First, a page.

Strange fights subpoena to testify in Barron trial

Alabama State Capital, Montgomery, Alabama (MGN Online)
Alabama State Capital, Montgomery, Alabama (MGN Online)

MONTGOMERY, Ala. (AP) – Alabama’s attorney general is fighting efforts by former state Senate leader Lowell Barron to call him as a defense witness in Barron’s trial on campaign finance charges.

Attorney General Luther Strange argues in court papers that he shouldn’t be called as a witness because his office conducted the investigation that led to a grand jury indictment against Barron and a former campaign assistant. He also argues that he “has no direct knowledge about issues relevant to this criminal proceeding.”

DeKalb County Circuit Judge Randall Cole has scheduled a hearing Friday in preparation for a trial starting April 14 in Fort Payne.

Barron, a Democrat from Fyffe, served in the Alabama Senate from 1982 until his defeat in 2010. He held a variety of leadership positions, including president pro tem of the Senate and Senate Rules Committee chairman.

Presented with the results of Strange’s investigation, a DeKalb County grand jury indicted Barron and former assistant Rhonda Jill Johnson in April 2013 on charges of diverting $58,000 from Barron’s 2010 campaign account and a campaign car for Johnson’s personal use and for non-campaign uses. Both have pleaded not guilty.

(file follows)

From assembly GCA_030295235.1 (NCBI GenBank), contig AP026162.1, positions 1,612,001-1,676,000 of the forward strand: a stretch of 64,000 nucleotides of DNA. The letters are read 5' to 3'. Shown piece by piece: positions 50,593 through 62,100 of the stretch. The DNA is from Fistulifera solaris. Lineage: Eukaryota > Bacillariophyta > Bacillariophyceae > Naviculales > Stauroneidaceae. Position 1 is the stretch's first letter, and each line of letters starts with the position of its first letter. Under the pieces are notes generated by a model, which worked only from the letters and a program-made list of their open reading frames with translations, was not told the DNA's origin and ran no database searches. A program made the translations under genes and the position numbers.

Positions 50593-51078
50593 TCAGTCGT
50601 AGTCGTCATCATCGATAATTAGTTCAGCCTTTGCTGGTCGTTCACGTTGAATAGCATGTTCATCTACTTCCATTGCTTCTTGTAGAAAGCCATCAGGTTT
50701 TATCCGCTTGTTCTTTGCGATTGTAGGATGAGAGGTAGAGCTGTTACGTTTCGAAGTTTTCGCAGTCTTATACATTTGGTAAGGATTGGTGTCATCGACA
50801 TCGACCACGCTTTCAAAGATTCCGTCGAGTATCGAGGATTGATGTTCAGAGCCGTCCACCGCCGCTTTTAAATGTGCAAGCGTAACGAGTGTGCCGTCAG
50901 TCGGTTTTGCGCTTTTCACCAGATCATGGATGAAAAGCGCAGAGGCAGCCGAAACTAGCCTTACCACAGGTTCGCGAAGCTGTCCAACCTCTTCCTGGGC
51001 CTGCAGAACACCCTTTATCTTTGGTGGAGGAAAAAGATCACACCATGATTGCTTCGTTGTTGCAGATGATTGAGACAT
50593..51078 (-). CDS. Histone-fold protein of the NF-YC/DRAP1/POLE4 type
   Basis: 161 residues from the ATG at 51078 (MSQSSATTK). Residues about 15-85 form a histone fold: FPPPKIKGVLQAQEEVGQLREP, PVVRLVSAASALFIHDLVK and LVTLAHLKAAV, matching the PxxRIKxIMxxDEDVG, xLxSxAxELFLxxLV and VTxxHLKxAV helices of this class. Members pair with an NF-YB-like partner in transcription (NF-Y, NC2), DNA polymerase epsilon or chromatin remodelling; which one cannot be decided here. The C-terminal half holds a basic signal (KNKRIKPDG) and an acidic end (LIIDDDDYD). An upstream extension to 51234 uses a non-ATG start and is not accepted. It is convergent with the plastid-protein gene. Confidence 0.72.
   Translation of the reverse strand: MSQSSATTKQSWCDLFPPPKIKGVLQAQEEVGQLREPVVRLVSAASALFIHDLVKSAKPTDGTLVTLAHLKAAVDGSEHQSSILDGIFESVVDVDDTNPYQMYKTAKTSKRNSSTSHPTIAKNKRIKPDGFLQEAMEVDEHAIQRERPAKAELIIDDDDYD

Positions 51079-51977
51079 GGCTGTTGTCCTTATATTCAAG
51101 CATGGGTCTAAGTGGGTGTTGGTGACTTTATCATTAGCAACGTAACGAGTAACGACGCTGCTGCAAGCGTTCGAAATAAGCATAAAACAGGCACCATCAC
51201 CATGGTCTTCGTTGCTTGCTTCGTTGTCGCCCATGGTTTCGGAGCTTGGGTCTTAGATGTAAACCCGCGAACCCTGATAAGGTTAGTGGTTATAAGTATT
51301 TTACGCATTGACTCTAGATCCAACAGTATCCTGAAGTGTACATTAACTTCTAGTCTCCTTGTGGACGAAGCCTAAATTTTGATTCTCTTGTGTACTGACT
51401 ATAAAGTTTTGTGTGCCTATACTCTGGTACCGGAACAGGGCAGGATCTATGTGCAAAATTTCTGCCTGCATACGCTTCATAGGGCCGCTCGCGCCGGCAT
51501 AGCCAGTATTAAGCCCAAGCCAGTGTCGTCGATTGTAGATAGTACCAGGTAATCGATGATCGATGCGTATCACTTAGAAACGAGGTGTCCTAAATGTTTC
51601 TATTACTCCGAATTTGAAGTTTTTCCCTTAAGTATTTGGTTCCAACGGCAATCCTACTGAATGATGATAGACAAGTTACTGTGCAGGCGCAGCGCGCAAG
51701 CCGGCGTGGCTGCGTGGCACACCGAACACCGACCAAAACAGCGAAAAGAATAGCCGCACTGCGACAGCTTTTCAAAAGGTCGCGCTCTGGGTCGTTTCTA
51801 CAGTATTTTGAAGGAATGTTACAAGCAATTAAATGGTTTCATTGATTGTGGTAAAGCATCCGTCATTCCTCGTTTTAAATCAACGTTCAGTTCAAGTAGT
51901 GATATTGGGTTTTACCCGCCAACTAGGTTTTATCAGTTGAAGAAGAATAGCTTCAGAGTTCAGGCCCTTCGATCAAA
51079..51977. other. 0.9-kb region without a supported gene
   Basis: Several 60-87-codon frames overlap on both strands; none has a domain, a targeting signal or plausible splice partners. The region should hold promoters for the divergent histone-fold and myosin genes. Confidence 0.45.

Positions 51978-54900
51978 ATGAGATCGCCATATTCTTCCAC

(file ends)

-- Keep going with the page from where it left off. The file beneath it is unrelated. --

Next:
Barron’s attorney, Joe Espy, recently had a subpoena issued for Strange to testify at the trial.

In court papers filed Friday, the attorney general sought to block his subpoena, arguing that it is inappropriate and unnecessary.

“Defendant Barron cannot show a ‘compelling need’ for the testimony of the chief prosecutor for the State in a case being prosecuted by the Office of Attorney General,” Strange’s staff wrote.

When Barron was indicted last April, he said he was “the victim of a vicious witch hunt by Luther Strange from Montgomery.”

In court papers, Strange is asking the judge to bar Barron’s attorneys from using the trial to question the motivations of the prosecution. “Claims regarding the motivation for prosecution, or of selective-prosecution, are not defenses on the merits of the criminal charge itself, and therefor are not relevant to any material issue in this case,” the attorney general’s brief says.

The attorney general’s spokeswoman, Joy Patterson, said Monday that Strange would have no comment beyond what is in the court papers.

Barron’s trial comes as Strange campaigns for a second term. He has no opposition in the Republican primary June 3 and is opposed by Democratic state Rep. Joe Hubbard of Montgomery in the general election Nov. 4.

Espy, Barron’s attorney, said Monday he plans to file a response to the attorney general before the hearing Friday.

Espy is a University of Alabama trustee and is known for taking on high-profile cases. In 2013, he successfully defended VictoryLand casino owner Milton McGregor on federal bribery charges. He also successfully defended Democratic state Sen. Roger Bedford of Russellville on extortion charges in 2003, and he helped former Democratic Gov. Don Siegelman with his unsuccessful effort to get a recount after the 2002 election.

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